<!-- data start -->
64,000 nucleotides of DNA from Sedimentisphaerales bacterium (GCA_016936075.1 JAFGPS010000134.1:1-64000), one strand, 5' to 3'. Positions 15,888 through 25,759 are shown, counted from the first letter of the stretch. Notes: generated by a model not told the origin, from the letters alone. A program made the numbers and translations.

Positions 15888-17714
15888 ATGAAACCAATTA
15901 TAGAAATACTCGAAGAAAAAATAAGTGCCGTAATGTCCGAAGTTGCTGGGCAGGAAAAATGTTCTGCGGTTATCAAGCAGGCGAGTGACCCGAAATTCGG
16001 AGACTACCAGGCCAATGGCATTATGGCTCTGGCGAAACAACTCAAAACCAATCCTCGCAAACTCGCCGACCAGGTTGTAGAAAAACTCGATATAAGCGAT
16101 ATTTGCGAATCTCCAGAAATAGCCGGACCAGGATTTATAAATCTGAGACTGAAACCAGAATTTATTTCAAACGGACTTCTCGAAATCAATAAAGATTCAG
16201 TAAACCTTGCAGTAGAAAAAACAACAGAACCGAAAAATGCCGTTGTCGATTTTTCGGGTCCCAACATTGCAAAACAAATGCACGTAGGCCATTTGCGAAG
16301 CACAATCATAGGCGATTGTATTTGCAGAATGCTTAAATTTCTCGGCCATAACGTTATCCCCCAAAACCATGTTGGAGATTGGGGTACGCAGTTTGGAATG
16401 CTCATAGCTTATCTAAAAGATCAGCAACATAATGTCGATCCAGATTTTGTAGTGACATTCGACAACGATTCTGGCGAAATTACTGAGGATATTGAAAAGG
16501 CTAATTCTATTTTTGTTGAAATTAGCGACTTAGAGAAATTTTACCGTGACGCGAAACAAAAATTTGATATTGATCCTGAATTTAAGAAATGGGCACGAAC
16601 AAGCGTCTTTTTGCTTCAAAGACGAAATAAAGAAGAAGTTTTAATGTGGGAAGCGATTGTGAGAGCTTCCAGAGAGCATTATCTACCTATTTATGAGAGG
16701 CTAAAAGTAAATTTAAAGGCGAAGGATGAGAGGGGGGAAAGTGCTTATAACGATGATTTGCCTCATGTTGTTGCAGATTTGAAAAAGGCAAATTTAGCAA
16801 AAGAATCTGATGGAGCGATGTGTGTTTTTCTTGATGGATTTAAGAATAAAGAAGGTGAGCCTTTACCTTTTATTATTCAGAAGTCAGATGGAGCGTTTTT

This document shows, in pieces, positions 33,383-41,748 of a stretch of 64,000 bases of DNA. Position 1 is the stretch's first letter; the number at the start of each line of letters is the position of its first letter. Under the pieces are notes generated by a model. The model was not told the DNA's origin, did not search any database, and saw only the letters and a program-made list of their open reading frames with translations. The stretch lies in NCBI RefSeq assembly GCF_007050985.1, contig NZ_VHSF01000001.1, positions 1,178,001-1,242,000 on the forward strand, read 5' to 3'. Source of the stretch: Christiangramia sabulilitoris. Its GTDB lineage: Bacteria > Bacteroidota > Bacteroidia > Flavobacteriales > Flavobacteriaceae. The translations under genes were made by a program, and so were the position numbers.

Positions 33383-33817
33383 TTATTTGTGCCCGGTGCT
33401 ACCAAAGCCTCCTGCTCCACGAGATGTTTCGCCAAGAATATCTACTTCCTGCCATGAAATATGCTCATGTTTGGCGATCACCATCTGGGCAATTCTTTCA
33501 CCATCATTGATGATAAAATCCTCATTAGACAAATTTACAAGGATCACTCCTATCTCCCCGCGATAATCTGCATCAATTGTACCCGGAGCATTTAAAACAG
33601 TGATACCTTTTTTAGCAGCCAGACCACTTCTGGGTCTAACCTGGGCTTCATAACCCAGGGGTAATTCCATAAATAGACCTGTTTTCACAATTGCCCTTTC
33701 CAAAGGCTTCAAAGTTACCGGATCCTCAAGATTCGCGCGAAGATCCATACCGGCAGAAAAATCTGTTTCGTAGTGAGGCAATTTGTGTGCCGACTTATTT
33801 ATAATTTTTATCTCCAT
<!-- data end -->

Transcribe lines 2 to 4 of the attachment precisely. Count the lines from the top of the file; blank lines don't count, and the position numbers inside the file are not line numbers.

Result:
Positions 15888-17714
15888 ATGAAACCAATTA
15901 TAGAAATACTCGAAGAAAAAATAAGTGCCGTAATGTCCGAAGTTGCTGGGCAGGAAAAATGTTCTGCGGTTATCAAGCAGGCGAGTGACCCGAAATTCGG